LAKE VERMILION—Department of Natural Resources fisheries staff are emphasizing the positive findings in the latest test netting data here. The catch rate for most species was down, in some cases …
LAKE VERMILION—Department of Natural Resources fisheries staff are emphasizing the positive findings in the latest test netting data here. The catch rate for most species was down, in some cases significantly, although there’s plenty of reason for optimism over the condition of the lake’s walleye population, say DNR officials.
“The big thing to take home is that the fishery is healthy and sizes look to be above average,” said DNR Large Lake Specialist Matt Hennen, based in Tower. “There will be a lot more harvest opportunity for walleye this year.”
DNR test netting late last summer yielded 14.0 walleye per net. That’s down from the past couple years, but still near the historical average for the lake according to Hennen. The average walleye measured 14.4 inches, reflecting an exceptionally strong 2012 year class, and those fish will only be larger during the 2017 walleye season. Given the regulation change adopted earlier this year, anglers will now be able to keep walleye up to 20 inches, and one over 26 inches. That’s a more liberal allowable harvest than in the recent past.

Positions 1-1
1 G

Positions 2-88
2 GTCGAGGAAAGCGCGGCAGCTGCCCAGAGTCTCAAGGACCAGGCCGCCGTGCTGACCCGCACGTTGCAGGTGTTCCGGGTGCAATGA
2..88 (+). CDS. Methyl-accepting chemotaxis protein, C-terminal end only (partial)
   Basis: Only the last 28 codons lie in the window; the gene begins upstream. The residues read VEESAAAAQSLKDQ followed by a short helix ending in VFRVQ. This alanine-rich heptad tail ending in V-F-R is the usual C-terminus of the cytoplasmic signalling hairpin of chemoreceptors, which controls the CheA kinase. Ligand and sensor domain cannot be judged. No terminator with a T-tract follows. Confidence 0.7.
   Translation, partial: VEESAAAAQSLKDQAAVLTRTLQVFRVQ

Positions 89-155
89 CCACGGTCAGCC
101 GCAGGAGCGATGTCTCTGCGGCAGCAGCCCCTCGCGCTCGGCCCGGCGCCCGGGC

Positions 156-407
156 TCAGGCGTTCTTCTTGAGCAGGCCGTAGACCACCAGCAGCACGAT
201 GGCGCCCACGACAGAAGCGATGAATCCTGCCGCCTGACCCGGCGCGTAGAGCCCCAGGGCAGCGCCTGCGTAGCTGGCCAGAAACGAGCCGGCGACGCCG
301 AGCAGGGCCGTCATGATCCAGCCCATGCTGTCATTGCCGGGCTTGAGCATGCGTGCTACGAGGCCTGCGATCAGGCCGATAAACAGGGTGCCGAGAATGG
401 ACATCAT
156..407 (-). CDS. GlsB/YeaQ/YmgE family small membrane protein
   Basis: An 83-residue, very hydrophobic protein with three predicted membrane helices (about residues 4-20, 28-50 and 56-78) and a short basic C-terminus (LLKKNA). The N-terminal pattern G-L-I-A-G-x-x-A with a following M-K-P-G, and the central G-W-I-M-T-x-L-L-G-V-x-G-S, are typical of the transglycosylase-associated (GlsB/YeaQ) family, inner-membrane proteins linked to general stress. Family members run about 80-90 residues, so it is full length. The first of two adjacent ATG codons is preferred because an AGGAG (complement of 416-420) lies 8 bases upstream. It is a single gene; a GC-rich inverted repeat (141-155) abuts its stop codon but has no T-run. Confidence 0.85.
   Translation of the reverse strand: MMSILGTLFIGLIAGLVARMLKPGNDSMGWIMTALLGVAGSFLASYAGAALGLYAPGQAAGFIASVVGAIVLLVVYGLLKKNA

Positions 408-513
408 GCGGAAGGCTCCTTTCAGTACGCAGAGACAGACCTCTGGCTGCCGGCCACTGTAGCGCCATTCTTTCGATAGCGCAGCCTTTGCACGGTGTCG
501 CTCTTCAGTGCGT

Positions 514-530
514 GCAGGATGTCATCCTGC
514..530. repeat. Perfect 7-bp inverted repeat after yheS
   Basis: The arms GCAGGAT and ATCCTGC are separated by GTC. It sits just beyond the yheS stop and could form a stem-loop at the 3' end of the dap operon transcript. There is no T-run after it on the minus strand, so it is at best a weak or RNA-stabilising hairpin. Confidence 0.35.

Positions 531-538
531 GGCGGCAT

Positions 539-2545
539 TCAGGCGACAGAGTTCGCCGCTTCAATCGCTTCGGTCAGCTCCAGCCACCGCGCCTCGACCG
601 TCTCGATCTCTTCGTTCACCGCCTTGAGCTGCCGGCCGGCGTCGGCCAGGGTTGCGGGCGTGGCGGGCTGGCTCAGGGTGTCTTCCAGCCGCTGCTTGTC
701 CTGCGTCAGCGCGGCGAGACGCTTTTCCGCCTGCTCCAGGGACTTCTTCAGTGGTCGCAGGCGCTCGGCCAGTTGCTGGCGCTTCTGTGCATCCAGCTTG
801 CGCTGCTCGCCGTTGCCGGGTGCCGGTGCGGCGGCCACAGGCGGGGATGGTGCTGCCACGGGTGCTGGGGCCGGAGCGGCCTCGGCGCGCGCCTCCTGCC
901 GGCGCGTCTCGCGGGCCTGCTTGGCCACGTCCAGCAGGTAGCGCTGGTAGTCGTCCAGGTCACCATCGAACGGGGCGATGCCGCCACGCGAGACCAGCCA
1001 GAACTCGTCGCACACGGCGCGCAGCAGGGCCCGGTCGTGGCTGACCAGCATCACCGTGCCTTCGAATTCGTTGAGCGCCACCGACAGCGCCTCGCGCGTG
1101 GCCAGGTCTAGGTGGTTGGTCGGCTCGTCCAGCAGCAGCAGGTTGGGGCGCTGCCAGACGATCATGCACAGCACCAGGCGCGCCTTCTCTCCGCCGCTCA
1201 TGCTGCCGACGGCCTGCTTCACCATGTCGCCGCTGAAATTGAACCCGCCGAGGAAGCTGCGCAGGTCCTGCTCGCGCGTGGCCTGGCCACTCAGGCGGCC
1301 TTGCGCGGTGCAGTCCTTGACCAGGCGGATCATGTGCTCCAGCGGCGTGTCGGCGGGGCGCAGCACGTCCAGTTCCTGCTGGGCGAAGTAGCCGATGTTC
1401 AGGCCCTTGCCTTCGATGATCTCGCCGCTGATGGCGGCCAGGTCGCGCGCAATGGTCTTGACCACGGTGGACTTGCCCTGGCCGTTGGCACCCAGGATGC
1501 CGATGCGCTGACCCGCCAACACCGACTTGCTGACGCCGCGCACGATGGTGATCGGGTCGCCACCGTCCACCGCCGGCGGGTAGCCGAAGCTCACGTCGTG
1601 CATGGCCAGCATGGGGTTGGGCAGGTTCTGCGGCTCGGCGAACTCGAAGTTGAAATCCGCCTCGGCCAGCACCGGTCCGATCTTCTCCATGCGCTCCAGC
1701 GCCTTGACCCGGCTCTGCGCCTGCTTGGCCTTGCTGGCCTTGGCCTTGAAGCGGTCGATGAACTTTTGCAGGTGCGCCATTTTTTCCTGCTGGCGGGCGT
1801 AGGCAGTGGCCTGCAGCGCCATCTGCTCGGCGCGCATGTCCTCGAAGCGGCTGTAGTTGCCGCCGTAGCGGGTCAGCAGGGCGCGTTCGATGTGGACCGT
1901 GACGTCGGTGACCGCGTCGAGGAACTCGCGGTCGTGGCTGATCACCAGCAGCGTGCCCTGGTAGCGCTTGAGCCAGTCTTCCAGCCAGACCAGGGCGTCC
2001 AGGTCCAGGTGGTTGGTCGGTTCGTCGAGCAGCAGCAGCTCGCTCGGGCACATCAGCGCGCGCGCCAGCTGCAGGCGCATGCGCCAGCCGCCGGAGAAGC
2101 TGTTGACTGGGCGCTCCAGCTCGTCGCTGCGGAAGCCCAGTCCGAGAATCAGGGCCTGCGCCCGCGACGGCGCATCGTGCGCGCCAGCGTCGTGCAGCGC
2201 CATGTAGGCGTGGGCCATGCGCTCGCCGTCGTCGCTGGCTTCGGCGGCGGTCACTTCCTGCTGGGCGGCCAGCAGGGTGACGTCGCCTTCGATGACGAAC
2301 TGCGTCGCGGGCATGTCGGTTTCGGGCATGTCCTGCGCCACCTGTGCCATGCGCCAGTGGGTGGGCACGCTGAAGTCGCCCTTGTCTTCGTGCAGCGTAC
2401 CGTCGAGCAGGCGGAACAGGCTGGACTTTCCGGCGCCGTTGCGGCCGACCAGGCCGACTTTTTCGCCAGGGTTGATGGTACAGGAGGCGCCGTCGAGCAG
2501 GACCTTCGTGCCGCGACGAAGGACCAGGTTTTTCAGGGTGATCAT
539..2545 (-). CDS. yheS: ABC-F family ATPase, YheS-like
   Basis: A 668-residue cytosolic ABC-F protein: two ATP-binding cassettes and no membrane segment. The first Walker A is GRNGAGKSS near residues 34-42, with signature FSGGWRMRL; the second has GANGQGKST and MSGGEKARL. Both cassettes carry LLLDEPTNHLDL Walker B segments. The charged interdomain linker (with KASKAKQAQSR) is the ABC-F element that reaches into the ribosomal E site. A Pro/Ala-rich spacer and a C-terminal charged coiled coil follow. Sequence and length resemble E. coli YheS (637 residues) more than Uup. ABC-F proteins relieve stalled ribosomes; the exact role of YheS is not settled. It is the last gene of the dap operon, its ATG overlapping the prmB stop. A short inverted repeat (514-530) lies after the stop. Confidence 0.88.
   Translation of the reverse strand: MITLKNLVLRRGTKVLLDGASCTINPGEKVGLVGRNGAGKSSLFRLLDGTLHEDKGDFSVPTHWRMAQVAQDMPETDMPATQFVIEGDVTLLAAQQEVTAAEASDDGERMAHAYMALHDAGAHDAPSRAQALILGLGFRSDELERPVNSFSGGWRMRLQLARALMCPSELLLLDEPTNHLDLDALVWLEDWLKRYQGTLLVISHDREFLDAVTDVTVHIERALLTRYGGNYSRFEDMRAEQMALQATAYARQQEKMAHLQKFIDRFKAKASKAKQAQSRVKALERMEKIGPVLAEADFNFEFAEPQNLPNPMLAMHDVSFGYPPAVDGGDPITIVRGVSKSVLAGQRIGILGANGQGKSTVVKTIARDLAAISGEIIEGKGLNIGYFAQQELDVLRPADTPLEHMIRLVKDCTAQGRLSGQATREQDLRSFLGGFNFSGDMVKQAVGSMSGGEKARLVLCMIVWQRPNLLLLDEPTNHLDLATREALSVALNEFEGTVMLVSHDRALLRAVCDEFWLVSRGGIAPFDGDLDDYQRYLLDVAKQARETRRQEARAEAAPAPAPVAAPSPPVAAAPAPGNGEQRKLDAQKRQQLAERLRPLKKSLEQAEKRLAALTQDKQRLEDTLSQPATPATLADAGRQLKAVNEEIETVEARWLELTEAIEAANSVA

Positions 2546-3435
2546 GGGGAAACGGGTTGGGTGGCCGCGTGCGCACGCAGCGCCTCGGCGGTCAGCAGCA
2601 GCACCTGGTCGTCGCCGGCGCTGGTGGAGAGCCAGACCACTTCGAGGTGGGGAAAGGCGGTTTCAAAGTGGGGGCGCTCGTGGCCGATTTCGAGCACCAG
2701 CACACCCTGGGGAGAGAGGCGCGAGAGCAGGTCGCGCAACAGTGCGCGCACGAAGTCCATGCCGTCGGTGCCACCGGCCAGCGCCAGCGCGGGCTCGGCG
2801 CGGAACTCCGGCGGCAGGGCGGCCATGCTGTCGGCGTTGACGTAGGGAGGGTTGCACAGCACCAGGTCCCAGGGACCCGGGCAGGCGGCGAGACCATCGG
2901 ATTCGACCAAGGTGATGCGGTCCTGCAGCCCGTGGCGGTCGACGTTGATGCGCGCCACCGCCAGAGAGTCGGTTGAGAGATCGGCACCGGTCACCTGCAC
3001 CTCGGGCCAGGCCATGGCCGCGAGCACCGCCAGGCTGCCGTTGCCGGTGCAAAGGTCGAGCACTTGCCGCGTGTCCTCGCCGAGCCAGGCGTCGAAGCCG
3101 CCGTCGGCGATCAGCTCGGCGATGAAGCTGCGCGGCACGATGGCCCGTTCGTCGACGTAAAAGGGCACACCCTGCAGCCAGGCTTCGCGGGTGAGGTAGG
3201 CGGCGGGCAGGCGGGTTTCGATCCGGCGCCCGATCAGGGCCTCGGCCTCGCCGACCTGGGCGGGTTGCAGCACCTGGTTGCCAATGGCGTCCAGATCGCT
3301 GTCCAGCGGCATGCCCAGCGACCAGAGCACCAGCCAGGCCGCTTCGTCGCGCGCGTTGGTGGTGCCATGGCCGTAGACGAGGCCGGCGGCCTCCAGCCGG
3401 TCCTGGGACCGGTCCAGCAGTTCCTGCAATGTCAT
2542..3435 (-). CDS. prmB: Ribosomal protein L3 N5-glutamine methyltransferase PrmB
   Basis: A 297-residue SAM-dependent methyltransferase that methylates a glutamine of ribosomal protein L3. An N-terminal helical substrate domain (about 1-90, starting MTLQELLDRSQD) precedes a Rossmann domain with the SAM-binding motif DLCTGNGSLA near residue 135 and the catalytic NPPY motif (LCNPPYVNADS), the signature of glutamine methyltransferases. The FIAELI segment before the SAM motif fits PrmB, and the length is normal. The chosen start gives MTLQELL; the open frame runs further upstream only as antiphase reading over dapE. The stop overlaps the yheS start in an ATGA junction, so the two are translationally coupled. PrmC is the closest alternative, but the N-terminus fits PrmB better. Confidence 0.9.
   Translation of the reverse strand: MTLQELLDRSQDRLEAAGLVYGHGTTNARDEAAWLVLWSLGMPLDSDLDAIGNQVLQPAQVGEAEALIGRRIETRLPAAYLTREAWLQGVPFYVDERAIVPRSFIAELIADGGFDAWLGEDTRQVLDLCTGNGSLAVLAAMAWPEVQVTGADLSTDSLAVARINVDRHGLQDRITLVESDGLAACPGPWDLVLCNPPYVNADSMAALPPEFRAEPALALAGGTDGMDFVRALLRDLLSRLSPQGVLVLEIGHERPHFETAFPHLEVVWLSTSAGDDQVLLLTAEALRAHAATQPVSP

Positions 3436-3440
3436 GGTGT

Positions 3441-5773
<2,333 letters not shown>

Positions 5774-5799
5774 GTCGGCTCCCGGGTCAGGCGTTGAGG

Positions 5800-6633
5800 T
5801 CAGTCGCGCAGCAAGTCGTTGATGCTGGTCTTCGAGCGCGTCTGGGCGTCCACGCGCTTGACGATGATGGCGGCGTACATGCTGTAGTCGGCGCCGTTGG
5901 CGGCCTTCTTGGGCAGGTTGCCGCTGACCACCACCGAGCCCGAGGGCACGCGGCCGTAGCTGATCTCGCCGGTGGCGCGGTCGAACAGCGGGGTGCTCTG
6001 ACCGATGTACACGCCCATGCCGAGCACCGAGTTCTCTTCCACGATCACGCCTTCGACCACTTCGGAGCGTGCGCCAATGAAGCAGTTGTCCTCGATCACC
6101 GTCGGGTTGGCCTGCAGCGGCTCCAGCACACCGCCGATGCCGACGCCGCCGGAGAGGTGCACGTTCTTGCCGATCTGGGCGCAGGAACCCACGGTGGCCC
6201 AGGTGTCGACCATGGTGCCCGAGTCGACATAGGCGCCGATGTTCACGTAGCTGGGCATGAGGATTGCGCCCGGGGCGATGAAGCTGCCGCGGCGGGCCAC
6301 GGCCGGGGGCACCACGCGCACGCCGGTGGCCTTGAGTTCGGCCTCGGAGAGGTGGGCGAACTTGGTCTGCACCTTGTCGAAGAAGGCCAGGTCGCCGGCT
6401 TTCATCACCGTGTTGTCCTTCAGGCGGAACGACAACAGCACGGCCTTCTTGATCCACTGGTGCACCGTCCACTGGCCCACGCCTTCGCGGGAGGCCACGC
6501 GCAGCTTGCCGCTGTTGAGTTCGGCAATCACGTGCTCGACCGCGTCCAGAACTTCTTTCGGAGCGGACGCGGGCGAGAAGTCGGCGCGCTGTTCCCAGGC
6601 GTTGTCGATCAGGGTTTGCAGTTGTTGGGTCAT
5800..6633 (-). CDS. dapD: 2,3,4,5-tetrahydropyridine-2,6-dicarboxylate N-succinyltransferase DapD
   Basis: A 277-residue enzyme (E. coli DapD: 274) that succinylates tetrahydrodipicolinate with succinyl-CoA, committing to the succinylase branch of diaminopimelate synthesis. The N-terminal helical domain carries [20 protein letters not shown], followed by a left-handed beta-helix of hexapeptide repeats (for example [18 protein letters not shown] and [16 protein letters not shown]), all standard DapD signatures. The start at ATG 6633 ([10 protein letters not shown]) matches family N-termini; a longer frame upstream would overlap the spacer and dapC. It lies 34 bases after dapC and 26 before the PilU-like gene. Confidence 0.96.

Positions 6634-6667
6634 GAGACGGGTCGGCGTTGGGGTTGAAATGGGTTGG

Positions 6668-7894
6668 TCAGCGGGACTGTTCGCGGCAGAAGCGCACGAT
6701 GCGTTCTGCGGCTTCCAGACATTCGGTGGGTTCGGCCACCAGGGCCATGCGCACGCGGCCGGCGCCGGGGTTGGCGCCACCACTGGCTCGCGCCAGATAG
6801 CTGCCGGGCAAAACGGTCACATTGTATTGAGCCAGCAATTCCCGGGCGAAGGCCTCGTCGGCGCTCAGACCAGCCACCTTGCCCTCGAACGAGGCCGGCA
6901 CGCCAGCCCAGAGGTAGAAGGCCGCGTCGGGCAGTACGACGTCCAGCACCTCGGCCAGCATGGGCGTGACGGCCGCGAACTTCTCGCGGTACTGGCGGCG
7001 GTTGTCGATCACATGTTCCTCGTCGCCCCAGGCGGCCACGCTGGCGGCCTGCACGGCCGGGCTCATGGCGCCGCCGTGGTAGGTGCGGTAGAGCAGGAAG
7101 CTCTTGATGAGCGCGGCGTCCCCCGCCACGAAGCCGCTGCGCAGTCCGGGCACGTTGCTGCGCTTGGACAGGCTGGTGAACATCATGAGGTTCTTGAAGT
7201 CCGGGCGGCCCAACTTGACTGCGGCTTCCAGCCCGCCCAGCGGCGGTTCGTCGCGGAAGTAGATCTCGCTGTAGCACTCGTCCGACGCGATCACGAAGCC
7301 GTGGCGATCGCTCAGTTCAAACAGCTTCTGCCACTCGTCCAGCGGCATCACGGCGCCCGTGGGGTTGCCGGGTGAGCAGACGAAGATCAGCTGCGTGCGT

Other test data suggests continuing strength for the walleye population ahead. According to Hennen, electrofishing results indicated a very strong 2015 year class, which should be moving into the harvestable range as early as next summer, particularly on the west end where growth rates are higher.
And 2016 also looks hopeful, said Hennen, noting that electrofishing catch rates are slightly above normal and that the average size is the largest ever recorded. The size of young of the year fish plays a major role in their survival during their first winter. “If I had to predict, I’d lean towards it being a strong year class as well,” said Hennen.
The news is less certain about other popular species, including perch and northern pike. This year’s catch rate of 13.9 perch per net was the lowest ever recorded on Lake Vermilion, and comes just three years after the DNR recorded a record high of 55 fish per net. But Hennen advises not to read too much into one year’s number.
Fish surveys are inherently variable from year-to-year, and do not necessarily indicate a trend. In addition, said Hennen, perch populations tend to naturally vary dramatically.
The northern pike population has shown less variability over the years, but this year’s test netting results, of just 0.2 fish per net was the lowest ever recorded. Typically, pike range from 0.5 to 1.7 fish per net. Hennen notes that the DNR does not conduct test netting in shallow and weedy bays, which tend to hold larger numbers of northern pike, and so may not be the most accurate reflection of the lake’s northern population. Hennen said he’ll be closely watching perch and northern numbers during the 2017 survey to see if there are signs of a valid trend towards lower numbers.
While some species showed a decline, that was not the case with smallmouth bass. The 2016 catch rate of 58.3 fish per net was above the 75th percentile for Lake Vermilion. The average size of 10.1 inches was near the historical average.